When you're young, it's hard to get a loan in your own name, especially if you haven't built up much credit history and are still earning an entry-level position salary. To get a car loan, you might need a co-signer with a good credit score. Even if you have a co-signer on your car loan, your credit score might still matter, depending on the lender.
Primary Borrower Significance
When you're taking out a car loan in your name, the bank wants to see that you're a credible borrower. One way to do that is to look at your credit score. According to Quicken Loans, if your credit score is under 500, you're unlikely to get a car loan even at a very high interest rate. In this case, you will probably need a co-signer if you want to drive a car off the lot.
Benefits of Cosigner
When you have a co-signer, the bank knows that it can go after that person for the debt if you don't make the payments. Moreover, if the cosigner has a good credit score and strong employment history, the lender is more likely to give you a loan at a lower interest rate than if you applied on your own. However, it's going to take a co-signer with a great credit score and substantial disposable income if your income and credit score clearly won't cut it.
Other Ways to Help
While getting a cosigner is the surest way to get a car loan if you don't have a strong credit score, there are other ways for you to improve your chances of getting approved. First, save up for a larger down payment. When you borrow a smaller percentage of the purchase price, you're a lesser risk to the lender because it's more likely that a repossession and sale of the car will cover your debt. Second, take care to pay your current debt on time to build a positive credit history.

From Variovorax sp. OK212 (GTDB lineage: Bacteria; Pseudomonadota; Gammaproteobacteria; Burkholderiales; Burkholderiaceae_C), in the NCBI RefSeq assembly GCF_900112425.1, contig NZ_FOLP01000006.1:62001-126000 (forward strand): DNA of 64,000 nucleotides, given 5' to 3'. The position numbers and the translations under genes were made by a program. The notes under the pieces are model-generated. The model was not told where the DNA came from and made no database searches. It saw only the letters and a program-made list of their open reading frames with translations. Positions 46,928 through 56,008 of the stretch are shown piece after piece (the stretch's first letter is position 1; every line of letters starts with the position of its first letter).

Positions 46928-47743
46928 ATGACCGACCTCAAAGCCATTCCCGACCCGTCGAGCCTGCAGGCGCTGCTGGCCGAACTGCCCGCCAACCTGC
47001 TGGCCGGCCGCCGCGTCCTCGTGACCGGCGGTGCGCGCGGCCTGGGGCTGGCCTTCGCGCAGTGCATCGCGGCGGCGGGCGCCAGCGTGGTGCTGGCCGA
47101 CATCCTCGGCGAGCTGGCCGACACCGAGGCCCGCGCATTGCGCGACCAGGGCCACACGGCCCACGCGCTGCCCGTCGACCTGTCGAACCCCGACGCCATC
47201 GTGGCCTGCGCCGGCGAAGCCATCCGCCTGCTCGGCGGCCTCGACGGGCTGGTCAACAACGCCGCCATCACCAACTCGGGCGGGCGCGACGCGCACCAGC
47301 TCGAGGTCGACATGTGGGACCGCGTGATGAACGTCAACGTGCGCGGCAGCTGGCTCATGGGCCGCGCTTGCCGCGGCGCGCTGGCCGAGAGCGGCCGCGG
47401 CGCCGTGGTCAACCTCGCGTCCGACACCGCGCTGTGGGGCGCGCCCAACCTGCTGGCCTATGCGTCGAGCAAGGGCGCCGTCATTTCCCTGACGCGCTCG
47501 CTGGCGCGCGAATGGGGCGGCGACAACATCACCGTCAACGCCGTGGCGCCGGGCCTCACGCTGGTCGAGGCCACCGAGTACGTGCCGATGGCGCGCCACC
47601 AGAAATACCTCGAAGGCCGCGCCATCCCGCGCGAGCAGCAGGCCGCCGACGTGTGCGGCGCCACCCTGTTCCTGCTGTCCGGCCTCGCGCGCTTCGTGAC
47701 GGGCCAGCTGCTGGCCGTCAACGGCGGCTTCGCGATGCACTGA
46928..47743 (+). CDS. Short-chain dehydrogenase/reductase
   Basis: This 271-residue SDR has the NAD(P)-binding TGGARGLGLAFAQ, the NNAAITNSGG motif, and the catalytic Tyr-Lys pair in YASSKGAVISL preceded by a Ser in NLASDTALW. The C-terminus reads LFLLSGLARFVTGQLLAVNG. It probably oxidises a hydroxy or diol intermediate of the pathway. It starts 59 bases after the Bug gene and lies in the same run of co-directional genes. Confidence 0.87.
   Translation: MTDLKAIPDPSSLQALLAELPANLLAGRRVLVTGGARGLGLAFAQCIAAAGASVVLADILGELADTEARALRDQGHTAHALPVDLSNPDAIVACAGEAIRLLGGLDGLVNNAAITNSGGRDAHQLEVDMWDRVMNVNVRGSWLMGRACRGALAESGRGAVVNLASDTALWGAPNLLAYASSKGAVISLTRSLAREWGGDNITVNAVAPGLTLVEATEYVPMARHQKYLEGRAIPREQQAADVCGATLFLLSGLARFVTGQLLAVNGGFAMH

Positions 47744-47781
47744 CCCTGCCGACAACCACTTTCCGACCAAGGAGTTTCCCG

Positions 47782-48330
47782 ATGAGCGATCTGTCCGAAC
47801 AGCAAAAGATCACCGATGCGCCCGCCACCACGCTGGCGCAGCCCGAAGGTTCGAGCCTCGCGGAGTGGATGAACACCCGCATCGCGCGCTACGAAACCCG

Be careful about asking someone to cosign a loan for you. If the person is nice (or crazy) enough to agree, take your responsibility to pay the loan back seriously. If you make late payments, you don't only hurt your own credit score -- you also hurt the credit score of the person who cosigned for you. Worse, if you default on the loan, the cosigner is on the hook for the balance. If that happens, your relationship is likely to take a turn for the worse.
Mark Kennan is a writer based in the Kansas City area, specializing in personal finance and business topics. He has been writing since 2009 and has been published by "Quicken," "TurboTax," and "The Motley Fool."